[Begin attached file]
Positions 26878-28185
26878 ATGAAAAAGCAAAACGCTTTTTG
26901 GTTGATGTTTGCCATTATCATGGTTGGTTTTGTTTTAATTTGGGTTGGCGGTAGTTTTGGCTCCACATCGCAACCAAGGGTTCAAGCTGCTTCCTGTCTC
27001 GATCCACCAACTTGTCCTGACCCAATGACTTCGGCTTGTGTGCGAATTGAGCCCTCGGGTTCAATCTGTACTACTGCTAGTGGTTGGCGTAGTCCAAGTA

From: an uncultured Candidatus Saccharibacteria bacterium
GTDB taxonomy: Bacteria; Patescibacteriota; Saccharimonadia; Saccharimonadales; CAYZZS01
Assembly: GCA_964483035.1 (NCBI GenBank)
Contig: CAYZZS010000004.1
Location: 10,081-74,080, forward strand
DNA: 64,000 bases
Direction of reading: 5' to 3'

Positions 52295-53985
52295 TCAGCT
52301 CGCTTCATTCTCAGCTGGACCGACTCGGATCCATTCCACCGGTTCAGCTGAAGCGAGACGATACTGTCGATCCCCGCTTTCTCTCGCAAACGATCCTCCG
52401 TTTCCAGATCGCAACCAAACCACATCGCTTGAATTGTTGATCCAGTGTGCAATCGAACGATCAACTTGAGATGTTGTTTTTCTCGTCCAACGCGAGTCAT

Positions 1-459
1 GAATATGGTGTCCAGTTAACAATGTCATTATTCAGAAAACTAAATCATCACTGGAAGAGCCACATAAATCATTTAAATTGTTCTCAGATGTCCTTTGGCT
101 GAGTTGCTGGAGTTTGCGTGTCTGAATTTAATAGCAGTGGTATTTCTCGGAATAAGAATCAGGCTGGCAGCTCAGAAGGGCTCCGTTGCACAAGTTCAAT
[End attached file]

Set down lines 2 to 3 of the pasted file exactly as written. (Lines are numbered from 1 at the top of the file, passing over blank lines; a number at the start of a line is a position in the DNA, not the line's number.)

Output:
26878 ATGAAAAAGCAAAACGCTTTTTG
26901 GTTGATGTTTGCCATTATCATGGTTGGTTTTGTTTTAATTTGGGTTGGCGGTAGTTTTGGCTCCACATCGCAACCAAGGGTTCAAGCTGCTTCCTGTCTC